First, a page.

The death toll from a fire that swept through a hospital coronavirus ward climbed to 92 on Tuesday, Iraq's state news agency reported, as anguished relatives buried their loved ones and lashed out at the government over the country's second such disaster in less than three months.
Health officials said scores of others were injured in the blaze that erupted Monday at al-Hussein Teaching Hospital in Nasiriyah.
The tragedy cast a spotlight on what many have decried as widespread negligence and mismanagement in Iraq's hospitals after decades of war and sanctions.
Prime Minister Mustafa al-Kadhimi convened an emergency meeting and ordered the suspension and arrest of the health director in Dhi Qar provice, the hospital director and the city's civil defense chief. The government also launched an investigation.
The prime minister called the catastrophe “a deep wound in the consciousness of all Iraqis.”
Two Iraqi health officials, speaking on condition of anonymity in line with regulations, disputed the reported death toll, saying 88 had been killed.
Authorities at one point said the fire was caused by a short circuit. Another official said the blaze erupted when an oxygen cylinder exploded. The officials were not authorized to talk to the news media and spoke on condition of anonymity.
U.S. & World
In April, at least 82 people — many of them coronavirus patients or their relatives — were killed in a fire at a Baghdad hospital that broke out when an oxygen tank exploded. Iraq’s health minister resigned over the disaster.
In the holy city of Najaf, the dead from Nasiriyah were laid to rest. Mourning families stood over the coffins at a mosque to say one last prayer.
Their tears were tinged with anger, with some saying the disaster could have been prevented. They blamed both the provincial government and the central government in Baghdad.
Ahmed Resan, who witnessed the blaze, said it began with smoke. “But everyone ran away — the workers and even the police. A few minutes later there was an explosion,” he said. He said firefighters arrived an hour later.
“The whole state system has collapsed, and who paid the price? The people inside here. These people have paid the price,” Haidar al-Askari seethed at the scene.
Overnight, firefighters and rescuers — many holding flashlights and using blankets to smother small fires — searched through the ward. As dawn broke, bodies covered with sheets could be seen laid out on the ground outside the hospital. Distraught relatives searched for traces of their loved ones amid charred blankets and belongings.
Ali Khalid, 20, a volunteer who dashed to the scene, said he found the bodies of two young girls locked in embrace.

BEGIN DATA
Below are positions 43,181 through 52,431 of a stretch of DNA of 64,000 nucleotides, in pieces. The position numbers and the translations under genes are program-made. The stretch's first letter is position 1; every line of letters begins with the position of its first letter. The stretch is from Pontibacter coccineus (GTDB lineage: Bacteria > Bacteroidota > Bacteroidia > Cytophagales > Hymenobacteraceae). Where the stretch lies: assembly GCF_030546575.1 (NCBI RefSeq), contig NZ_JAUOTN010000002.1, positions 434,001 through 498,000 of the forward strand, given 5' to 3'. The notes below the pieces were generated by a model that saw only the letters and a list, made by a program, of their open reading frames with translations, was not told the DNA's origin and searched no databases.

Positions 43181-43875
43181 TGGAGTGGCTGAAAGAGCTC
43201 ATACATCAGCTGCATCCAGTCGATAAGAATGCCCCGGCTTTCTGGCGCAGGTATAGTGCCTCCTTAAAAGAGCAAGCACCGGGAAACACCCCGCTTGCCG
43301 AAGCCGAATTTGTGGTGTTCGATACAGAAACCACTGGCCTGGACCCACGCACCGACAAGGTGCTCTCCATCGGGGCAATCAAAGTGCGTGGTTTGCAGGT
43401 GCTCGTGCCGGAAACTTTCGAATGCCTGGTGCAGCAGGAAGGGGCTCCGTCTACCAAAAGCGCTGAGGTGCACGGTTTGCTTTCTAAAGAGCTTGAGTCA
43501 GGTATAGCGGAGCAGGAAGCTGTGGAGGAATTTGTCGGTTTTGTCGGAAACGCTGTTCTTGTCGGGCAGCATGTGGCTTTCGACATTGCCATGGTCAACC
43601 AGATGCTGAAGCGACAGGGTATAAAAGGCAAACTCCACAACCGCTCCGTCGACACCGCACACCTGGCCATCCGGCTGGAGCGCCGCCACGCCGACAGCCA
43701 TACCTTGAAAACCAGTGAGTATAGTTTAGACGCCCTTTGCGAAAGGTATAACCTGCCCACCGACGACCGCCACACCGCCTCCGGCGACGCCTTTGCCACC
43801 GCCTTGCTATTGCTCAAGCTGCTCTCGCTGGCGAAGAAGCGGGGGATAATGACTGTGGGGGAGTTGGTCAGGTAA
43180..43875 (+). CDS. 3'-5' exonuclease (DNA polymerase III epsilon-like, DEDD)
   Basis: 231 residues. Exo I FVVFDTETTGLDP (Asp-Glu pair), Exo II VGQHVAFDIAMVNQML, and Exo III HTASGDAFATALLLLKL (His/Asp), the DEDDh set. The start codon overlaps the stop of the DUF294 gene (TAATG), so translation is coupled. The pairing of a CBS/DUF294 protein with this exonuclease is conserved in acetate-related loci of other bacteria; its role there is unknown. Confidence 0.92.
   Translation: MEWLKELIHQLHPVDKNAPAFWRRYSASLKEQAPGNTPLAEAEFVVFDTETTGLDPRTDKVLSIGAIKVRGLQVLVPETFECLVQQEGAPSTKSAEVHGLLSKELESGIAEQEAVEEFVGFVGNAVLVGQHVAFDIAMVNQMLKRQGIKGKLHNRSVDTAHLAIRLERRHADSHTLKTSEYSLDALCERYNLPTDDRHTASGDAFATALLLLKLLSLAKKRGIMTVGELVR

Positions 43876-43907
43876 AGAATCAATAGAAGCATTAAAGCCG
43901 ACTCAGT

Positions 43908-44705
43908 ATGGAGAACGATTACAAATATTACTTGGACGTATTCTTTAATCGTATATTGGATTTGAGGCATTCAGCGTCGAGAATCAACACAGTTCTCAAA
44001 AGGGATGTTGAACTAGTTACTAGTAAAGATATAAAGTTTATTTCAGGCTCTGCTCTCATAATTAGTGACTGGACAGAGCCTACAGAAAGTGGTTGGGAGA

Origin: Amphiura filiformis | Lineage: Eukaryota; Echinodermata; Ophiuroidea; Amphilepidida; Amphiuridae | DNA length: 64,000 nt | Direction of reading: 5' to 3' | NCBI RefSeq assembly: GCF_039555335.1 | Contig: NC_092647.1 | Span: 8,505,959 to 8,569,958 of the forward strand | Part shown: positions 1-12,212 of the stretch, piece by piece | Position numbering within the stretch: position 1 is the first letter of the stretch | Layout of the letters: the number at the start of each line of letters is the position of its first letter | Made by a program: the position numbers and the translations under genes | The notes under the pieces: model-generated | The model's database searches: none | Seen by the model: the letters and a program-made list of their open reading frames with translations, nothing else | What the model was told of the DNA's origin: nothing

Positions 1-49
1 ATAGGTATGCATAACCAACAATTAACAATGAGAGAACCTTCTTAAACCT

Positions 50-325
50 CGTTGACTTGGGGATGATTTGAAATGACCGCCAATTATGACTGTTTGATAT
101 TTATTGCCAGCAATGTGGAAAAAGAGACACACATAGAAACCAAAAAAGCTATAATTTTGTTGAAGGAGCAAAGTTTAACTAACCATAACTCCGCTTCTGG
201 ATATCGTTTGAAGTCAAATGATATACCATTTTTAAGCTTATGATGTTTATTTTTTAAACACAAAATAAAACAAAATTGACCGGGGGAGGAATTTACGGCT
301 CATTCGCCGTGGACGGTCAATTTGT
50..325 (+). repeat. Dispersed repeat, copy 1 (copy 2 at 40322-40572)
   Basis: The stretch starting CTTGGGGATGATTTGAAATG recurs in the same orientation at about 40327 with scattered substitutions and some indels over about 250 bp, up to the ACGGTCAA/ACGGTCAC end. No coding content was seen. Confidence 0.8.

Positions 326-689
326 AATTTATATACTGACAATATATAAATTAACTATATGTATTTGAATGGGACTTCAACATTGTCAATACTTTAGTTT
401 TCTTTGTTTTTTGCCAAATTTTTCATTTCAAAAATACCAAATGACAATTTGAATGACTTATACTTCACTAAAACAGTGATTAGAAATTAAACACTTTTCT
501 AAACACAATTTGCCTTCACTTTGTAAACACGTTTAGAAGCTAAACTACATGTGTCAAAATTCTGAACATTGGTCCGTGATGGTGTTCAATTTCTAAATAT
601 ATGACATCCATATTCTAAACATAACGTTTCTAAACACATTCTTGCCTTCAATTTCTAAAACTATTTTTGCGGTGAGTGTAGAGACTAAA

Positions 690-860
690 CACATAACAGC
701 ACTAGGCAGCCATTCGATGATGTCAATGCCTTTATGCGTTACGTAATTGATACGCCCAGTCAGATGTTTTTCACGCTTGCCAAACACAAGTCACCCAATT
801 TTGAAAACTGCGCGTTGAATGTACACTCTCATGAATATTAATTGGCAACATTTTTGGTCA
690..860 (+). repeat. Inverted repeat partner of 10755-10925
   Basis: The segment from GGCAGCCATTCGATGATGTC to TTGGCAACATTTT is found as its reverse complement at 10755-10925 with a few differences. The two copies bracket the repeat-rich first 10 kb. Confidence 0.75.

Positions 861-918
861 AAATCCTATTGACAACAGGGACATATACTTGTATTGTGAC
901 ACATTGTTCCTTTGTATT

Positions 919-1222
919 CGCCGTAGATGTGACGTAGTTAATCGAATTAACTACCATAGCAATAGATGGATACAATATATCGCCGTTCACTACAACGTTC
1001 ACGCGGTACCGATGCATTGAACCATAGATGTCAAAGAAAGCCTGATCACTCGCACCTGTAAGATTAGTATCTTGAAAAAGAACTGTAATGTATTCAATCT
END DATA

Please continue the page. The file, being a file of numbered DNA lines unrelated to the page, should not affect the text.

“How terrified they must have been, they died hugging each other,” he said.
The ward, opened three months ago, contained 70 beds in three large halls. Maj. Gen. Khalid Bohan, head of Iraq’s civil defense, said the building was constructed from cheap, flammable materials.
Ali Karar, a cleaner at the hospital, said the ward had only four fire extinguishers and no fire alarm system. Firetrucks ran out of water quickly, he said.
Doctors have long complained of lax safety at Iraq's hospitals, especially around oxygen cylinders, and have described the institutions as ticking bombs.
Mac Skelton, a medical sociologist focused on Iraq, said chaos and neglect in Iraq's public hospitals since the U.S.-led invasion in 2003 have given rise to “toxic” distrust between patients and doctors.
Doctors in COVID-19 wards often say they avoid confronting patients' families who are mishandling oxygen tanks, for fear they will react violently, he said. “But families say that they have legitimate fears about leaving the lives of their vulnerable loved ones up to medical staff that they regard as under-resourced, overburdened and disinterested.”
Iraq is in the midst of another severe COVID-19 surge. New cases per day peaked last week at 9,000. Iraq’s war-crippled health system has struggled to contain the virus. The country has recorded over 17,000 deaths and 1.4 million confirmed cases.
Fear and widespread mistrust of the public health sector have kept many from seeking hospital care.
Ali Abbas Salman, who rushed to evacuate his COVID-19-stricken father from the building after the fire broke out, swore he wouldn't take the older man back to a hospital.
“He wants me to take him home. He said, `It’s better to die of coronavirus than being burned alive,'” Salman said.
The disaster is likely to stoke public discontent toward Iraq’s political establishment ahead of October elections, said Marsin Alshammary, an Iraq specialist at the Brookings Institution. Nasiriyah has been at the heart of past revolutions in Iraq.
“Given this entire atmosphere built around the city," she said, “you can imagine that something as tragic as this event, where people who were already vulnerable were killed in a needless accident, will create more public anger.”
Associated Press writer Qassim Abdul-Zahra contributed.